A Glance Into the Past//Giazú Enciso Domínguez Ph.D

Last year, I gave my 12-year-old niece RoseMary the book "Goodnight stories for rebel girls". Her face of happiness on the day I gave it to her, it is only surpassed by her fascination after taking a look at the book.

That afternoon, RoseMary, my mother and I, had dinner together. It had been an excellent day, so we finished and we got in the car. Quickly the conversation turned to the book.

RoseMary was excited to see everything she could do with her life. Ecstatic she saw the illustrations and  let's say "empowered" , told us about the amount of opportunities that she had ahead.

My mother, so wise as she is, congratulated her for how happy she was, told her that it was wonderful that she was so excited about her future and finally said:

"Because this, this was not like that before. This is new"

RoseMary looked at her bewildered and asked her what did you mean? How is this new? And my mother, with her almost seventy years, said: I'll tell you a story:

"Many years ago, around 1950, the majority of the population lived in rented houses. Rents were very affordable so there was no need to buy a property. Buying a house was not a priority for families. We lived paying a monthly rent.

Even so, my mother insisted, to my brother and me: 'Buy a house, a rent house is a bottomless barrel’. And as soon as I started my working life in 1967, she insisted every single day. It was her motto.

That’s how my older brother decided to buy his first house. It was extremely easily and quick. The bank gave him a credit without a down payment. In a blink of an eye, he got a brand new house. From there, seeing how easy it all had been for him, I took a major decision. I was going to buy a house.

I was 23 years old when the same person who sold the house to my brother, and processed my brother's credit, said to me that it was not possible for me to acquire a house because I was a woman and I was single.

I will never forget RoseMary's face expression, my mother continued:

As you heard RoseMary, I was told, as if it were a disease, well two: being a woman and being single. And of course, this had its consequences, its punishments: not having a credit, but also not being able to buy a house. As a woman, I could not be an owner.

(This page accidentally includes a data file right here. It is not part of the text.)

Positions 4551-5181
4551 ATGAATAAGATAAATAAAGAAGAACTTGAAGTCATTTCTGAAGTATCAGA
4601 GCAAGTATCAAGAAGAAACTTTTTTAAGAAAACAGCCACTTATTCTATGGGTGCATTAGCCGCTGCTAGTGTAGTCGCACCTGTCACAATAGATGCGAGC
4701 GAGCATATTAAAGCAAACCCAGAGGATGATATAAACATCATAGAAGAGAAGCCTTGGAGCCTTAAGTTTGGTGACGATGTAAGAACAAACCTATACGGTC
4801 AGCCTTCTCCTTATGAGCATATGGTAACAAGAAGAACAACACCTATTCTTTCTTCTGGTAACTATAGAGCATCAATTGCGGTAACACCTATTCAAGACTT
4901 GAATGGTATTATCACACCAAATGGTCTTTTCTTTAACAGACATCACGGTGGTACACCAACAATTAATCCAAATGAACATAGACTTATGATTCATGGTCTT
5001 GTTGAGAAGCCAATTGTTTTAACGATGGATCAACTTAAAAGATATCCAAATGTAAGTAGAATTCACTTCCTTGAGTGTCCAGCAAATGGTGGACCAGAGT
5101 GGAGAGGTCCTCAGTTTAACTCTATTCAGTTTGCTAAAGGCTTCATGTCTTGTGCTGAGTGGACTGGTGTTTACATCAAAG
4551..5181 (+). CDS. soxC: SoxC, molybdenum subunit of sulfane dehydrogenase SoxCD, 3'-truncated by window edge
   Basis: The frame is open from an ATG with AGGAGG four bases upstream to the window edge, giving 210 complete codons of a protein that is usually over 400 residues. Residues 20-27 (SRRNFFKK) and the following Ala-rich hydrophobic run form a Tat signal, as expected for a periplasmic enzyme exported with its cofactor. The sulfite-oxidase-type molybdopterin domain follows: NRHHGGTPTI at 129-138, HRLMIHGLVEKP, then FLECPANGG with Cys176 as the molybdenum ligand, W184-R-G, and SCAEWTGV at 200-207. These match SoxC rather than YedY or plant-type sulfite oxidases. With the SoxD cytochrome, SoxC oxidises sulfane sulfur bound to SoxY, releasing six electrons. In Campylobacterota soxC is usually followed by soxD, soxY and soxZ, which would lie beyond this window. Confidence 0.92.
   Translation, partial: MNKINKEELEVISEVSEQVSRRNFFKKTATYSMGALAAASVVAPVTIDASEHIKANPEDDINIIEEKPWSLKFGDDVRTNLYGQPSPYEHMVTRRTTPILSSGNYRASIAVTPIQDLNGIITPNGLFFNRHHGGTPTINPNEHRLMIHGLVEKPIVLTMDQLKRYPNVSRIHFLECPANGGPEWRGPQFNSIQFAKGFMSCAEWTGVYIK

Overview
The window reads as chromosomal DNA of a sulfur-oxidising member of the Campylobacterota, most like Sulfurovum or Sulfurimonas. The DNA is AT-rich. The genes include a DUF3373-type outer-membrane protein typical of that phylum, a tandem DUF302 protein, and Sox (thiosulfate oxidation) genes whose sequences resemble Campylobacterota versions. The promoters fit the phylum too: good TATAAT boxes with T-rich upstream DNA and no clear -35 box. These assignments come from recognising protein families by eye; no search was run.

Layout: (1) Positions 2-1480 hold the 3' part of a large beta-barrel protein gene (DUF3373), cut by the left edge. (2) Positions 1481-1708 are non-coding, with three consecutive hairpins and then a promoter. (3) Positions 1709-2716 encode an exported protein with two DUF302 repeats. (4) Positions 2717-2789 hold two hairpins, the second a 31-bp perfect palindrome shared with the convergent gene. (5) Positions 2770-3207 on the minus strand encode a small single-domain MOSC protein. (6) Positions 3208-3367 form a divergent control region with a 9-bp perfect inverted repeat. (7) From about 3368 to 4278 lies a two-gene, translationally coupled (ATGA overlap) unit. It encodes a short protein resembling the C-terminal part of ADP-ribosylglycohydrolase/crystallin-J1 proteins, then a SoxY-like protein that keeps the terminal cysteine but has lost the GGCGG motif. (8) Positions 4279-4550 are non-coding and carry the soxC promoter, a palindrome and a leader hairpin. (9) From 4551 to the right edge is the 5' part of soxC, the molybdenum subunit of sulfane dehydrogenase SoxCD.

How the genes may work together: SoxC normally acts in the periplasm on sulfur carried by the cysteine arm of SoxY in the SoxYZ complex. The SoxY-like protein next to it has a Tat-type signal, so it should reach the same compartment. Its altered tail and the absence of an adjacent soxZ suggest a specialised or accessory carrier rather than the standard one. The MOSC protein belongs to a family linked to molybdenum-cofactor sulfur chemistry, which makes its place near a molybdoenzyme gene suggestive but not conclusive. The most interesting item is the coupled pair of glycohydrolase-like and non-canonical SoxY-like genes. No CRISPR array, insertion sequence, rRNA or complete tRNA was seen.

I did not stop. I visit one bank, after another, after another ... I always got the same answer. It was sad and frustrating. Every time I was rejected, it was a reminder that I had no value as a person. I was not enough to buy a house.

I do not remember how, but luckily I met a realtor. An excellent realtor, who did not want to lose his sale, found the fault in the system. The figure of "head of household". Although for the bank I was a woman and single, I was also head of household. I worked and supported my mother and me. That means: my family.

Filling the paperwork, I realized about the requirements to buy a house. Four requirements. None of them was about being a man. None of them was about been born as a man. None of them was explicit about being a man. It was just one option: being the head of the household.

In August of 1975, after two years of paperwork and too many blinks, I received my house"

My mother finished telling the story. She was proud and happy. But RoseMary was quiet and confused. My niece did not understand why being a woman prevented someone from buying a house. She did not understand why youhave to be married in order to buy a house. We spent the rest of the trip talking a little bit about being woman, being married, being privileged...

I could not stop thinking about it. How "new" this story seems and how close those stories are to us. How easy it is to forget. Forget our predecessors. Forget others’ experiences. Forget those who defied the system and won, like my mother acquiring her house, but also those who challenged it, and lost...

Today more than ever, when it seems that feminism is gaining ground in some places and does not exist in others, when in social networks we are invaded by memes, videos, opinions and more questions than answers: it is now that we must keep in mind our past. Take strength from it. Learn from it. Because when one takes things for granted, many times one loses their value. Or like my mother, so wise, usually says:

"lo que no te cuesta, se convierte en una fiesta"
(sort of like: “easy comes, easy goes”, but it sounds best in Spanish)

Written by Giazú Enciso Domínguez Ph.D